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What Are the Benefits of a Tea Tree Oil Bath?

Tea tree oil contains a natural antiseptic.
Tea tree oil is used in baths to treat conditions ranging from skin irritation, bladder infections and congestion.
A tea tree oil bath can be soothing for people dealing with irritated skin.
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  • Written By: Patti Kate
  • Edited By: W. Everett
  • Last Modified Date: 25 August 2014
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The benefits of a tea tree oil bath include easing skin irritations and rashes and treating painful, swollen joints. It may also be good for reducing inflammation and itching associated with certain skin conditions such as psoriasis. Many women also use these baths as effective vaginal yeast treatments. Adding a few drops of the oil to a bath may also be an effective treatment for bacterial skin infections.

Some experts claim that taking a tea tree oil bath several times a week may relieve stiff joints and inflammation associated with arthritis. Due to the high concentration level, only a few drops should be added to the bathwater. Alternately, a washcloth that has been dipped into a small amount of tea tree oil mixed with grape seed oil may be used to massage stiff, aching joints.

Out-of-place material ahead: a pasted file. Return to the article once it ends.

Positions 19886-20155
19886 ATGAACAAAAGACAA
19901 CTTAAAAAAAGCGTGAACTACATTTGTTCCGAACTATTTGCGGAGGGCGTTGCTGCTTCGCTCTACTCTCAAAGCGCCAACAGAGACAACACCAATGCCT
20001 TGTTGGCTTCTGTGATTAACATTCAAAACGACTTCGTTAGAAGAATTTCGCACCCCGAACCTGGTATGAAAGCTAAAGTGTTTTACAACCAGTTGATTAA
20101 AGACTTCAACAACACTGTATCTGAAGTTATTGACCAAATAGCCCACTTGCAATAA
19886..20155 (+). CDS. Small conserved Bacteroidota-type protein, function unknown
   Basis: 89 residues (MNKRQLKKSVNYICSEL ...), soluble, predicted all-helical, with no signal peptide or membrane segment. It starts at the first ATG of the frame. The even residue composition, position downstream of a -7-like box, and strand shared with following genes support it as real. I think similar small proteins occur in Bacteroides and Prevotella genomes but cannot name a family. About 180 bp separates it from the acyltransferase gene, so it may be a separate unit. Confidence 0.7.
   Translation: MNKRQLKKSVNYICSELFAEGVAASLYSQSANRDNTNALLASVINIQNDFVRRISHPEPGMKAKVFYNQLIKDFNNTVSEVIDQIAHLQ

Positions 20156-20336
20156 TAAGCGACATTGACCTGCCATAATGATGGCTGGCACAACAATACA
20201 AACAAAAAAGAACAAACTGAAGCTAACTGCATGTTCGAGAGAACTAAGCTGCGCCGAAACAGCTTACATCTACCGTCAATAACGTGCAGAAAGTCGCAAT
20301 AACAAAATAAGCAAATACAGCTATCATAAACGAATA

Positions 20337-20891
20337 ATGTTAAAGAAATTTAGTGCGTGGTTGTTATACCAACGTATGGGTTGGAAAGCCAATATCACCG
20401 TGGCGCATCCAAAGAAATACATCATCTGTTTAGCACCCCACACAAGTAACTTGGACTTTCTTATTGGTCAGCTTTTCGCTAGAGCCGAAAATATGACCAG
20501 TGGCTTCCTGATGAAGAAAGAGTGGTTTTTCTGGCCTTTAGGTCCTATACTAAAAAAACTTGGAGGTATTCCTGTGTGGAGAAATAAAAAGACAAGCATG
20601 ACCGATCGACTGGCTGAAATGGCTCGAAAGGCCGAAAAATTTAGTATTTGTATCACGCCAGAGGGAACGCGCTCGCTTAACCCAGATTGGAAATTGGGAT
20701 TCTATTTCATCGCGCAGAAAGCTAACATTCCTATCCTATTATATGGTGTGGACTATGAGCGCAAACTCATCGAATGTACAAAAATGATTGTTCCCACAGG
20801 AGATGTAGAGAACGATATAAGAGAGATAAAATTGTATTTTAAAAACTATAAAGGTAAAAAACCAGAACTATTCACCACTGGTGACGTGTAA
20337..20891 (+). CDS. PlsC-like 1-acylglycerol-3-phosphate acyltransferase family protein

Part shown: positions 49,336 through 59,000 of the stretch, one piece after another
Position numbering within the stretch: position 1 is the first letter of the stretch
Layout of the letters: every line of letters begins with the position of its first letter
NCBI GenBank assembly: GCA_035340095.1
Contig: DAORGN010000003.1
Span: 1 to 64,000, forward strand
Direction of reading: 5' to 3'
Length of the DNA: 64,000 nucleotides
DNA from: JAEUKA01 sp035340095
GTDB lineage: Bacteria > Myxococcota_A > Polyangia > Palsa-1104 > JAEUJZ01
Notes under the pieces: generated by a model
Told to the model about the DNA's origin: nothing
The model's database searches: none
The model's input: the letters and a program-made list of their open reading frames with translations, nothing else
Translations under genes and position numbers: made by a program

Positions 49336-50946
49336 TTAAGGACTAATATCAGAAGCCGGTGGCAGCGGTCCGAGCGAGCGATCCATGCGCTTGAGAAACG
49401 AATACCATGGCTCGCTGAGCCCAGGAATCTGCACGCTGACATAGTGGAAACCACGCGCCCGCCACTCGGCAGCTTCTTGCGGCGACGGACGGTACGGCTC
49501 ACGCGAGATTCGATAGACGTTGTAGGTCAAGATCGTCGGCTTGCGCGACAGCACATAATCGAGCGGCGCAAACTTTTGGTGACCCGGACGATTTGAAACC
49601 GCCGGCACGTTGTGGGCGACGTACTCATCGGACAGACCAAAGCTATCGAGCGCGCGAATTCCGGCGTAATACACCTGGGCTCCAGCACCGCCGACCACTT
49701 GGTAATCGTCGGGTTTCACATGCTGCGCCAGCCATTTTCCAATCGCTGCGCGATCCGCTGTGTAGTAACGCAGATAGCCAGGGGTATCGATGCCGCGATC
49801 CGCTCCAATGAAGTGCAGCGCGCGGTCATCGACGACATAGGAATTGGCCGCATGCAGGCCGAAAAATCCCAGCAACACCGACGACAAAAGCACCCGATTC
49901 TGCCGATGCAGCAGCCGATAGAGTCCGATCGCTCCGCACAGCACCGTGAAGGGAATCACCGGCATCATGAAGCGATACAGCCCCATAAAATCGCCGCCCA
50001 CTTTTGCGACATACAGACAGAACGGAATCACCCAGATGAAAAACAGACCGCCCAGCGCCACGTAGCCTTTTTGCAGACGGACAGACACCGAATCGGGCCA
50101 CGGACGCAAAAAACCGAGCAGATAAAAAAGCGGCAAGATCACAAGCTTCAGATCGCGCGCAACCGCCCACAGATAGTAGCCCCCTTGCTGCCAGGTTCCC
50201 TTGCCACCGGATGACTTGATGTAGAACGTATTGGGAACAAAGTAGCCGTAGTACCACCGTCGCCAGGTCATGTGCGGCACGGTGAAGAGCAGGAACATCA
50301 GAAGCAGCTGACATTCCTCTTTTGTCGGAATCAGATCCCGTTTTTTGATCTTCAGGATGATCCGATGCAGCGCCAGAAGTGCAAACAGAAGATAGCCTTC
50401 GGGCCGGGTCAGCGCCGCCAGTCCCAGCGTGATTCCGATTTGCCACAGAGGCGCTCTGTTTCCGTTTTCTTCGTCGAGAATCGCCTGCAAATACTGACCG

Adding a few drops of this oil to bathwater can also help relieve the discomfort of bladder infections according to some health experts. Tea tree oil contains a natural antiseptic and is often used for purification purposes. When released into a warm tub of bathwater, the microbial properties will be absorbed into the skin.

When suffering from fatigue or sluggishness due to toxins in the system, soaking in a tea tree oil bath may help purify the body. Some people believe that it draws out toxins from the bloodstream. Users often claim that such a bath has a revitalizing, yet relaxing, effect.

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Children and adults suffering from mild forms of chicken pox may benefit from taking a warm bath with a few drops of the oil, which can soothe outbreaks of itchy and burning blisters. Patients should soak in the warm water for at least 10 to 15 minutes.

Individuals suffering from coughs due to colds or bronchitis may find relief from chest congestion by adding several drops of tea tree oil to bathwater and soaking for 15 minutes. The vapors from the essential oils may break up nasal congestion as well. It should be noted that, if fever is present, a medical professional should be consulted before using tea tree oils.

Individuals who suffer from occasional flare ups of gout may find that soaking in tea tree oil baths brings them relief. The essential oils are helpful for controlling painful swelling and redness. A mixture of tea tree and jojoba oil may be massaged directly into the affected area may be even more effective.

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anon352968
Post 5